I met another jogger, who had stopped in order to circumvent a mud pool. I ran past him only to stop a hundred meters further, where yet another mud pool was blocking the way. This was becoming a serious problem for me. Not only did it interrupt my flow, but some water had found its way into my shoes and was happily creating a blister-friendly environment. I wished I was wearing my VFF. Still, nature was embracing me with its warm colours and I was willing to forgive the little detail that THE TRAIL WAS A MUDDY MESS.

A creek was now flowing right between two steep hills, one of which I naturally had to run downwards. I knew from previous experience that it was tough. Last time, thorny bushes covered the trail and clawed at me, making my legs look like I had run through barbed wire. This time, the bushes were tamer, but the trail itself was nothing more than a dried up brook bank. Did I just write ”dried up”? Scratch that. It was wet. And slippery. And walking down it didn't help. I still sank two decimetres into the mud, turning my pristine white Kayanos grey.

What goes down must come up. I ascended up the other side, stumbling on the roots and almost twisting my foot in the process. I had some choice words for this trail, and they weren't kind. A scenario popped in my mind now and then where I twisted my ankle and had to suffer in agony alone until help came, or worse still, knocked my head on a stone. There weren't many people around. Who knows how long it would take until someone found me? Hours. Maybe days. And by then, I would have been eaten by hungry roe deer. Never mind that they're vegetarian. I could see the headlines before me: "Runner on a 16-km trail run gets eaten by deer, a hundred metres from civilisation".

Stopping to rest a couple of thousand times, I somehow made it out of the forest for the short part of Torrekullaleden that runs alongside a golf course. It is pretty there, what with the finely clipped grass and the funny-dressed Republicans, but it's beauty is drastically diminished by the fact that it neighbours a motocross track. These devil's machines roared angrily, the noise echoing in the hills surrounding the golf course. I wondered how they got permission to build the track there, so close to a nature reserve.

I left the golf cart road and turned back into the woods and their silence. I knew that there wasn't much left now. Running downhill strained my knees, running uphill made my thighs burn with lactic acid. And it was either downhill or uphill. There were brief parts where the trail was even, but they were few and in between.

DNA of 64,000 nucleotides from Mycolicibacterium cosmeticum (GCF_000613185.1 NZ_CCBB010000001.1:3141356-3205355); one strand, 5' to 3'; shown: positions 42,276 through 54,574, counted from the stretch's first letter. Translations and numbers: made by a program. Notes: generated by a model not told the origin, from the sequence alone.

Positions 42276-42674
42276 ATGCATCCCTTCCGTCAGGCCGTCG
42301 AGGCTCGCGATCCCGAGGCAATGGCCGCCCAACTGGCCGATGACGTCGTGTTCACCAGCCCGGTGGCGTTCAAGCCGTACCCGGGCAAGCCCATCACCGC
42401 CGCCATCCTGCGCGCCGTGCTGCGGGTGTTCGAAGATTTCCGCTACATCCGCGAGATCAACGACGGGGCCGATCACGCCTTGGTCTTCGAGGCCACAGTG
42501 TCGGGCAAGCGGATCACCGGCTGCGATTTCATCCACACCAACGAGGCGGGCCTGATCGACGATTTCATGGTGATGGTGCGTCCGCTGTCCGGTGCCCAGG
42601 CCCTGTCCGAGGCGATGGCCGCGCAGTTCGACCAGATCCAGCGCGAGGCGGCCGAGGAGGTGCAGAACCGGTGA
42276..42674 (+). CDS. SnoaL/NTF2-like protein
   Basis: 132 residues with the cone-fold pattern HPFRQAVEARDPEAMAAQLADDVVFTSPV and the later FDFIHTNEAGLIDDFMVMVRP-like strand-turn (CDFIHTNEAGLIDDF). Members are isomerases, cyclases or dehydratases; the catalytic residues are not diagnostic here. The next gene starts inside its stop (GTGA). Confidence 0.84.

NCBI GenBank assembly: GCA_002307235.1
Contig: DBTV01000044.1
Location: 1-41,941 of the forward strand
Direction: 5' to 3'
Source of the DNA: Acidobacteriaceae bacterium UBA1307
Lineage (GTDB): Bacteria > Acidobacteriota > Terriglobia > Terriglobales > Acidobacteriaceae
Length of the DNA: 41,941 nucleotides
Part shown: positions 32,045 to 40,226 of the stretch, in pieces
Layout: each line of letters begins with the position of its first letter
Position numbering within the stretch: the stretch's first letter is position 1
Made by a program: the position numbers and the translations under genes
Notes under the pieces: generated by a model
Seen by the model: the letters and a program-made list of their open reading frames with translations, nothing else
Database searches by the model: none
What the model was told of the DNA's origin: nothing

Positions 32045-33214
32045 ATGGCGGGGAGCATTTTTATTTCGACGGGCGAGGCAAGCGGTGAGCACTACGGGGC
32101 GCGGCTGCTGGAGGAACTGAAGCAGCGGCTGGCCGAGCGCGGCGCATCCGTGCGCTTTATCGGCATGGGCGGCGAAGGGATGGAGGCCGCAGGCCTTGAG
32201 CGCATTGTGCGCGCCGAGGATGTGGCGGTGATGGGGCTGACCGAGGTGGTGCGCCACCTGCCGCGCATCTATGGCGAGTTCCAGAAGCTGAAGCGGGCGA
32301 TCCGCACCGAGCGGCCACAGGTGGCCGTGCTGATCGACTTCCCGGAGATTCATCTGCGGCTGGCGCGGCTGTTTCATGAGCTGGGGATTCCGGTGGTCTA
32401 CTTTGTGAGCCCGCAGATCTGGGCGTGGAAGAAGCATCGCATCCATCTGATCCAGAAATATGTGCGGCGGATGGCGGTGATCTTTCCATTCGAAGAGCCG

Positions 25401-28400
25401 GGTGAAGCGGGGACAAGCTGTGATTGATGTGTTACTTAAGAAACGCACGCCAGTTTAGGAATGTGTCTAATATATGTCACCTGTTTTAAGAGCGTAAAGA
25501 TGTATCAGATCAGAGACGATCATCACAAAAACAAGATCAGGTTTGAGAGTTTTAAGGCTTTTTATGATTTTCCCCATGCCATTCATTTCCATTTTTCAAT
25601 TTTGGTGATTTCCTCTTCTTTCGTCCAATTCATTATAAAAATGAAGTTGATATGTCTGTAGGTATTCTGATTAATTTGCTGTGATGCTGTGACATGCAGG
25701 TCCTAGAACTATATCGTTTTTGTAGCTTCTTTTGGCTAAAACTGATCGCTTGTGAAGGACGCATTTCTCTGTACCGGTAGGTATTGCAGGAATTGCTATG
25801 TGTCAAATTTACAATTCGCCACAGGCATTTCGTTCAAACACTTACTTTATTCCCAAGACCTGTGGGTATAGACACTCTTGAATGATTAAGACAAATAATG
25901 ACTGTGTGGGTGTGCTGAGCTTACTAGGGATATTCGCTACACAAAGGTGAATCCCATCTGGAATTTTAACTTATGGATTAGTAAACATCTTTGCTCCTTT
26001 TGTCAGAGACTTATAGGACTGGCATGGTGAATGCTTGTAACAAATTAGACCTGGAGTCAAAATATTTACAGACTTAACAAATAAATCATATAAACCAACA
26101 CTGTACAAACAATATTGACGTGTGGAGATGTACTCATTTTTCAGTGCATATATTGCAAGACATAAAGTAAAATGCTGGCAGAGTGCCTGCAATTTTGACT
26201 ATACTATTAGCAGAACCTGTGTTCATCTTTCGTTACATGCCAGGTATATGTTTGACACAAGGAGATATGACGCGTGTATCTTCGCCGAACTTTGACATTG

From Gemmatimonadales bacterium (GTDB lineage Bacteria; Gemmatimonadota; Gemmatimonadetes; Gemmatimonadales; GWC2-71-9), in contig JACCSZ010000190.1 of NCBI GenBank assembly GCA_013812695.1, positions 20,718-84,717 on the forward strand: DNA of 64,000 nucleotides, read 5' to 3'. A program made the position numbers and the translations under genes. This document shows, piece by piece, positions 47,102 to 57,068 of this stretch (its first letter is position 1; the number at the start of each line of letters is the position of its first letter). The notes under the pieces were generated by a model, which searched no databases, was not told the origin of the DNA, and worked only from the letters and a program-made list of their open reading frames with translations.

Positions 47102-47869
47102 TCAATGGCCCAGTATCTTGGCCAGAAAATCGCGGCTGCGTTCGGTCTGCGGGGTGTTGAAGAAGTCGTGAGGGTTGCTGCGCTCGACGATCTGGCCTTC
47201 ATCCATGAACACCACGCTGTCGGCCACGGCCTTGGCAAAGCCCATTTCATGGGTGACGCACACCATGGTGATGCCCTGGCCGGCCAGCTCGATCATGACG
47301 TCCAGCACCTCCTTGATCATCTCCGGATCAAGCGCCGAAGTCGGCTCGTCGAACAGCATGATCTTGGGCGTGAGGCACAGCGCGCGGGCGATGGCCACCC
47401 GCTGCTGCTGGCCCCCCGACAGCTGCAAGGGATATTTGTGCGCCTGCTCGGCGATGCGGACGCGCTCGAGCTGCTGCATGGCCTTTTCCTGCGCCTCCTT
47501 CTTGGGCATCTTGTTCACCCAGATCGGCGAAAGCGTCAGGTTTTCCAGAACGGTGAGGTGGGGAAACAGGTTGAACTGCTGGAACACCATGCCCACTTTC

Finally, I was back on familiar ground. The lake where I often go running, the well-trodden path that shines in its lack of tricky stones and slippery roots, the crowds of fair-weather joggers and walkers. I pushed on despite my tiredness, choosing to complete the Torrekullaleden loop instead of turning right and taking a short cut home. I left the woods and the nature reserve. My feet hit tarmac. Suddenly, it was easy again. Suddenly, my technique was better, my thighs felt fresh, my breathing was easier. My tempo increased. I was thirsty. I had drunk the last couple of sips of the water I had taken with me a few kilometres back and, worryingly, even mud pools now looked appetizing. After an even 20 kilometres, I was home, covered in mud and slightly sun kissed. It had been one of the toughest runs of my life.

Friday, 22 April 2011

Keeping busy

What's a girl to do, when she can't go running because she has to save her legs for a 18-km trail run the following day?

Well, I don't know what she would do, but I am going climbing later. But I got up early this morning and celebrated the summer-like Easter weather by dressing our balcony in colourful flowers.

Happy Easter!

Thursday, 21 April 2011

A whiter shade of pale

I have no nice photos for you today. Because while I expected a nice big sun in a clear blue sky, what I got when I left work was this uninspiring landscape:

Despite the terrible set-back that this weather entailed, I bravely jogged home in my VFF. I'm not sure how I managed. I've been feeding on sunshine the last couple of weeks, but today I had to go without and starve. My only consolation for my malnutrition was that my chalk-white legs, which I now proudly displayed for the world to see, no longer were whiter than a milk-dissolved albino aspirin. Thanks to the past few days' reckless exposure to sunshine, my calves are now not only well-trained; they are a lovely shade of pink.

Wednesday, 20 April 2011

Oh deer